Breaking deeply imbedded habits such as procrastinating, criticizing, overeating, or oversleeping involves more than a little wishing and willpower. Often our own resolve is not enough. We need reinforcing relationships, people, and programs that hold us accountable and responsible.

Remember: response-ability is the ability to choose our response to any circumstance or condition. When we are response-able, our commitment becomes more powerful than our moods or circumstances, and we keep the promises and resolutions we make. For example, if we put mind over mattress and arise early in the morning, we will earn our first victory of the day (the daily private victory) and gain a certain sense of self-mastery. We can then move on to more public victories. And as we deal well with each new challenge, we unleash within ourselves a fresh capacity to soar to new heights.

Universal Resolutions
In each of our lives, there are powerful restraining forces at work to pull down any new resolution or initiative. Among those forces are:

1) appetites and passions
2) pride and pretension, and
3) aspiration and ambition.

We can overcome these restraining forces by making and keeping the following three resolutions:

First, to overcome the restraining forces of appetites and passions, I resolve to exercise self-discipline and self-denial. Whenever we over-indulge physical appetites and passions, we impair our mental processes and judgments as well as our social relationships. Our bodies are ecosystems, and if our economic or physical side is off-balance, all other systems are affected.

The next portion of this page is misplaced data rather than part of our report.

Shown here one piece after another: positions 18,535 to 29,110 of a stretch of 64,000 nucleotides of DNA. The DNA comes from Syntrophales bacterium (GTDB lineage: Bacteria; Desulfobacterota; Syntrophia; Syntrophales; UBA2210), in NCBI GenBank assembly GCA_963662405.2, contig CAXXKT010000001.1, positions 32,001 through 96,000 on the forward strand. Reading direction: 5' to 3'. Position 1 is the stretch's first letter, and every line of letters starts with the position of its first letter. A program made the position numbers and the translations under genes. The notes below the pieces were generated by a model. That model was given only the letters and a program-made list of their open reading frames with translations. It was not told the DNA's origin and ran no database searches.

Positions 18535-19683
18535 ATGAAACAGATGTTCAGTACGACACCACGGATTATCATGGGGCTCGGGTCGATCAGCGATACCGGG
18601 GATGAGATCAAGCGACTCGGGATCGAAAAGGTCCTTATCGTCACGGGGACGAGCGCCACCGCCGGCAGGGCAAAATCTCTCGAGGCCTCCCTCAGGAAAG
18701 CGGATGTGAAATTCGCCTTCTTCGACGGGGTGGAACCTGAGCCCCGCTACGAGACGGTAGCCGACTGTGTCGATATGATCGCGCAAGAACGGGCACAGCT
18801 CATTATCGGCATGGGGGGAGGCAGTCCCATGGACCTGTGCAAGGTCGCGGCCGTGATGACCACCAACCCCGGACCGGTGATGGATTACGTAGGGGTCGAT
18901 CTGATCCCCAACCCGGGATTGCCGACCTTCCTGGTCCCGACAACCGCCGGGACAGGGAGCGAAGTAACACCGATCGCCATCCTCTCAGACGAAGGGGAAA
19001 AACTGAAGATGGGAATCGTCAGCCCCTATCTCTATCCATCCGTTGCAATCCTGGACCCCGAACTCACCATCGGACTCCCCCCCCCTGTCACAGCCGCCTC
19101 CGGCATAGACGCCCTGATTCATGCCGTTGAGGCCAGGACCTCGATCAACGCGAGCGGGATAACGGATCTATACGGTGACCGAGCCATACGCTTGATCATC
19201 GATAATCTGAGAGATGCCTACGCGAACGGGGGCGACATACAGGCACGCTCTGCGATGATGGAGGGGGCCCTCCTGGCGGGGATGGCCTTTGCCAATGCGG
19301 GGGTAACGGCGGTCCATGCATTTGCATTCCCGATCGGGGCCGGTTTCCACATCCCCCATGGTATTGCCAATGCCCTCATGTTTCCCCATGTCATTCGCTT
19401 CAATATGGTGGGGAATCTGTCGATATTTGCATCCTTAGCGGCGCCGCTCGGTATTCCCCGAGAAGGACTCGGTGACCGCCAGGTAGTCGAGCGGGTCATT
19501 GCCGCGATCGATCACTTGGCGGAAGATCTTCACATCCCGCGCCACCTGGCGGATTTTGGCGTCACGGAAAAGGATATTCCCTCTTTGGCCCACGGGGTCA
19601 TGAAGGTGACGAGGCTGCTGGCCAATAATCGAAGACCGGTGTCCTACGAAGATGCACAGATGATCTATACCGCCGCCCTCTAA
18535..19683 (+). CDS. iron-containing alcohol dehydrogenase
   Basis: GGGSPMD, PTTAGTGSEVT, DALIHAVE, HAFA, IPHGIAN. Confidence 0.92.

That’s why the habit of sharpening the saw regularly is so basic. The principles of temperance, consistency, and self-discipline become foundational to a person’s whole life. Trust comes from trustworthiness and that comes from competence and character. Intemperance adversely affects our judgment and wisdom.

I realize that some people are intemperate and still show greatness, even genius. But over time, it catches up with them. Many among the “rich and famous” have lost fortunes and faith, success and effectiveness, because of intemperance. Either we control our appetites and passions, or they control us.

Many corporations and cities have aging inventories and infrastructures; likewise, many executives have aging bodies, making it harder to get away with intemperance. With age, the metabolism changes. Maintaining health requires more wisdom. The older we become, the more we are in the crosscurrents between the need for more self-discipline and temperance and the desire to let down and relax and indulge. We feel we’ve paid our dues and are therefore entitled to it. But if we get permissive and indulgent with ourselves – overeating, staying up late, or not exercising – the quality of our personal lives and our professional work will be adversely affected.